Canadian Fair Trade Network, Rethink Canada, workers rights, human rights, sweatshops, sweatshop labor, sweatshop workers, eco-fashion, sustainable fashion, green fashion, ethical fashion, sustainable style, advertising campaign, fair trade, fair-trade clothing, fair-trade fashion


A yellow cabled sweater, for instance, outlines a day in the life of a Cambodian child laborer. The label reads:

“100% cotton. Made in Cambodia by Behnly, nine years old. He gets up at 5:00 am every morning to make his way to the garment factory where he works. It will be dark when he arrives and dark when he leaves. He dresses lightly because the temperature in the room he works reaches 30 degrees. The dust in the room fills his nose and mouth. He will make less than a dollar, for a day spent slowly suffocating. A mask would cost the company ten cents.

The label doesn’t tell the whole story.”

Another garment, a red hoodie, brings another story to life:

“100% cotton. Made in Sierra Leone by Tejan. The first few times he coughed up blood he hid it from his family. They couldn’t afford medical treatment and he couldn’t risk losing his long-time job at the cotton plantation. When he fell into a seizure one day it could no longer be ignored. The diagnosis was pesticide poisoning. The lack of proper protective clothing has left him with leukemia at the age of 34. He has two daughters. One of them starts work at the factory next year.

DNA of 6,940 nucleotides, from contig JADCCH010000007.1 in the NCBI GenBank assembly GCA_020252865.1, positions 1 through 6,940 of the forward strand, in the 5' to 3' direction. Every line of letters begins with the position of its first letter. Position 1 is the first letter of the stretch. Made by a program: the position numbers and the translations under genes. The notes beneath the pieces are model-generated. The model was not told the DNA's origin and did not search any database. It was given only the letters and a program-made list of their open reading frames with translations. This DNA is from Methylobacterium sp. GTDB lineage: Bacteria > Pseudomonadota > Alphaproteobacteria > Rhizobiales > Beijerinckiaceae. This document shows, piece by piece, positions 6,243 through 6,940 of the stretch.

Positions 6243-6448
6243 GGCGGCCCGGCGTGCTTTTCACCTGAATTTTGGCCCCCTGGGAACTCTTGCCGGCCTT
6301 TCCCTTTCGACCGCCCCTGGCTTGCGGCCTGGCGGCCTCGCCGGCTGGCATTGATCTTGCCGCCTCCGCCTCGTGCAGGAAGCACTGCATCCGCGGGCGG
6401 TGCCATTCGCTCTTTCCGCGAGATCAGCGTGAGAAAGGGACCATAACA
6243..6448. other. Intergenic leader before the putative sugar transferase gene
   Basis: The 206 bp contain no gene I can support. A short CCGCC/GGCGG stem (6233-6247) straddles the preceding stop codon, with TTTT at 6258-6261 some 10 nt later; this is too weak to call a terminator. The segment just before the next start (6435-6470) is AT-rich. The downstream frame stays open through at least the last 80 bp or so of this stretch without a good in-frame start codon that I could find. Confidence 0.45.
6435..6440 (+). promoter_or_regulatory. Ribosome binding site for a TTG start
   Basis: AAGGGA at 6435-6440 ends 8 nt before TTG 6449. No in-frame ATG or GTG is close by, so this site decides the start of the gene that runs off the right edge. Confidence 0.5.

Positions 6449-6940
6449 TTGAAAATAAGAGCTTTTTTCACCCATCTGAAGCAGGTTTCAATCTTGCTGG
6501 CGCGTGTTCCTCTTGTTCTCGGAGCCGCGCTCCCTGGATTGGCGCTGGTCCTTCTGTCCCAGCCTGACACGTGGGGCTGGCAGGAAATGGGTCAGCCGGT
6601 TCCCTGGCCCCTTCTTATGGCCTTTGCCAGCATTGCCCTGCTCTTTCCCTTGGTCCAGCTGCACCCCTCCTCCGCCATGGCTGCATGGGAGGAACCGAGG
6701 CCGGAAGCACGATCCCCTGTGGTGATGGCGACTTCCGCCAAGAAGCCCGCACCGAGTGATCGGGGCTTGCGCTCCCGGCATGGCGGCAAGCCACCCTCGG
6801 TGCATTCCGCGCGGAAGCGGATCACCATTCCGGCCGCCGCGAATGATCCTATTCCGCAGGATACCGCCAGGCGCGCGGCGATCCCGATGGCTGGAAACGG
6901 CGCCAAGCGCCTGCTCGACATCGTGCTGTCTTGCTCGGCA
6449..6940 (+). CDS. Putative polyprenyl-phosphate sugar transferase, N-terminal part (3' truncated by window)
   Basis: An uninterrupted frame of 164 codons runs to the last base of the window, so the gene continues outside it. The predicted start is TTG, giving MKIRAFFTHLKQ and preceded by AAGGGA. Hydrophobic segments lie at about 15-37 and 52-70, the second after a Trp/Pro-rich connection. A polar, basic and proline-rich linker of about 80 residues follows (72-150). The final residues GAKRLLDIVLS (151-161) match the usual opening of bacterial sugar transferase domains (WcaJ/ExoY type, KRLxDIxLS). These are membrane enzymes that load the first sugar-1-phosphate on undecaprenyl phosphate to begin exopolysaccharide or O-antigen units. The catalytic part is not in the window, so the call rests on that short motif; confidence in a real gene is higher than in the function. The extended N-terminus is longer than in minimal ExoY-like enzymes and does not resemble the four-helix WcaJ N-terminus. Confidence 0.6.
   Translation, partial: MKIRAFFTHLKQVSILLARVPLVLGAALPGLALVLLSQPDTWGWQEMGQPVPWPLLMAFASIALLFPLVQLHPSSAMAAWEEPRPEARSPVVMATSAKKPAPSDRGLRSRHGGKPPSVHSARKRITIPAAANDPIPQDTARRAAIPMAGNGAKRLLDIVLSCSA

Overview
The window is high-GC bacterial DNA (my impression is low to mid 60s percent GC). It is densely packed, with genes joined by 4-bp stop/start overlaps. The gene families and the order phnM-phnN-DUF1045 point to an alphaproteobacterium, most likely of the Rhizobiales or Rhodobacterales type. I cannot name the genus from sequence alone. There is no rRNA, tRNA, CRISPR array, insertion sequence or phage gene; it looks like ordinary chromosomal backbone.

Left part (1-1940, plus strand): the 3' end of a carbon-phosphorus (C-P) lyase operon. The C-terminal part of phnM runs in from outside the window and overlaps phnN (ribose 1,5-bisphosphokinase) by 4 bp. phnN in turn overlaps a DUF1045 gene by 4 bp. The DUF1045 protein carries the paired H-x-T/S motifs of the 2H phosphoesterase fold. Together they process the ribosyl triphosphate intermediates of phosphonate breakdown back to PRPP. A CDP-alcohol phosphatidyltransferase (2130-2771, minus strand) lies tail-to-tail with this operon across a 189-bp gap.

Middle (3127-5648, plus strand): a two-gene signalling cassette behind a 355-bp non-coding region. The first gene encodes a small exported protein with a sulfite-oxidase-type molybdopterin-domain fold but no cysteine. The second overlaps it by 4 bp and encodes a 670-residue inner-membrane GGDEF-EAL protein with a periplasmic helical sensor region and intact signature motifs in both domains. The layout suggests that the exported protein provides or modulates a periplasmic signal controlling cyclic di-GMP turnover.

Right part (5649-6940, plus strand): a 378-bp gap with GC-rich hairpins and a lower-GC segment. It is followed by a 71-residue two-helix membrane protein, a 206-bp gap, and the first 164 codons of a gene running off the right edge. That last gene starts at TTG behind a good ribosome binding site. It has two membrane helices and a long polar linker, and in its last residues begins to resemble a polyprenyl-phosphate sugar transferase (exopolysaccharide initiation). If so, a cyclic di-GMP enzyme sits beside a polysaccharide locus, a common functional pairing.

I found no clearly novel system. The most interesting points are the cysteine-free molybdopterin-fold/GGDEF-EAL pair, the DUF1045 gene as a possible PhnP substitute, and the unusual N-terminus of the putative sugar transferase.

The label doesn’t tell the whole story.”

The tag on a men’s blazer draws attention to Bangladesh’s numerous industrial accidents.

“100% cotton. Made in Bangladesh by Joya who left school at the age of twelve to help support her two brothers and newly widowed mother. Her father was killed when a fire ripped through the cotton factory where he works. She now works in the building across the street from the burned down factory. A constant reminder of the risk she takes everyday.

The label doesn’t tell the whole story.”

As the labels note, the long hours and poverty wages are rarely the sum of a garment worker’s problems. Their environments are often riddled with fire, chemical, and structural hazards that threaten life and limb on a daily basis.

RELATED | Cambodia Fails to Protect Garment Workers, Says Human Rights Watch

“It’s time for change,” the ads continue. “Buying fair trade ensures workers are being compensated fairly and not exposed to unsafe work conditions.”

Ain’t that the truth.

+ Canadian Fair Trade Network

+ Rethink Canada